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Business & Economics
Afghan traders warn of halting Pak trucksBy Abdul Qadir Siddiqui Dec 31, 2011 - 14:48
KABUL (PAN): Traders on Saturday warned of a tit-for-tat response to the restrictions slapped by Pakistan on Afghan trucks in the neighbouring country.
About 700 trucks of Afghan traders have been stranded over the past month on the Pakistani side of the border. Pakistani authorities suspect the vehicles may be transferring goods for the NATO-led International Security Assistance Force (ISAF).
Islamabad closed a key supply route for NATO-led troops and ordered the United States to vacate the Shamsi airbase in Balochistan province in the wake of an ISAF air raid that killed 24 Pakistani soldiers in the Mohmand tribal region on November 26.
The 700 trucks contained merchandise, mostly chicken meat and eggs, worth $100 million (49,240,000 afghanis), the deputy chairman of the Afghan Chicken Importers’ Association said.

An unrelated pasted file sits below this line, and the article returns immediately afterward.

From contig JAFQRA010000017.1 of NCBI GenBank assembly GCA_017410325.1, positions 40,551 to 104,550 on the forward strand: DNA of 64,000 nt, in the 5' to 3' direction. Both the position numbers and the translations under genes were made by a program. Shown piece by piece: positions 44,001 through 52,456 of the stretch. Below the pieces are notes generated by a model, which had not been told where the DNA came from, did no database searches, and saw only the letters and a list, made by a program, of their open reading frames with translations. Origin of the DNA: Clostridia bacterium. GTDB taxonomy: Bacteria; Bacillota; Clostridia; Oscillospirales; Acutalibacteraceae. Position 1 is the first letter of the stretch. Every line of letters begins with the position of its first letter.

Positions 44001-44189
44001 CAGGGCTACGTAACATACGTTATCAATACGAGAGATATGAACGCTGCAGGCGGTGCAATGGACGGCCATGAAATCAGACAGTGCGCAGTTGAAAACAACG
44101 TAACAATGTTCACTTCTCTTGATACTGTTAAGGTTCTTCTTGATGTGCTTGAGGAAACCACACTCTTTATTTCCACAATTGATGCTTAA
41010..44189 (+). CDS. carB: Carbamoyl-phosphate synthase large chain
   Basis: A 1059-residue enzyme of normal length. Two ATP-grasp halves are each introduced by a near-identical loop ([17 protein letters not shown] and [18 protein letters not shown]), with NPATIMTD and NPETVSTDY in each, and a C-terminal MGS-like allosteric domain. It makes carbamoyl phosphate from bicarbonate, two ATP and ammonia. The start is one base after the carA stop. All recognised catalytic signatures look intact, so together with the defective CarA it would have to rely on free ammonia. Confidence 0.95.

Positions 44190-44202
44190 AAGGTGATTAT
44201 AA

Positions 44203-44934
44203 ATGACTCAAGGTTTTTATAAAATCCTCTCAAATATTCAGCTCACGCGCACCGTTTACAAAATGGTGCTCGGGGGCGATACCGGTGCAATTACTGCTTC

Ahmad Shah told Pajhwok Afghan News they had to pay $25,000 in taxes to the Pakistan government on a daily basis. Nearly 20 traders were in Kabul to urge President Karzai to find a solution to their problem, he said.
"If our problem isn't resolved, we will halt Pakistani vehicles as a mark of protest," Shah said.
Afghanistan Chamber of Commerce and Industries (ACCI) deputy head, Khan Jan Alokozay, asked officials to resolve the problem.
He some Afghan traders had also gathered in front of the ACCI compound, demanding an end to their plight. "We are trying to meet Karzai to share the issue with him."
He accused the Ministry of Commerce and Industries of ignoring the traders' problems, who were suffering losses as a result of the Pakistani decision.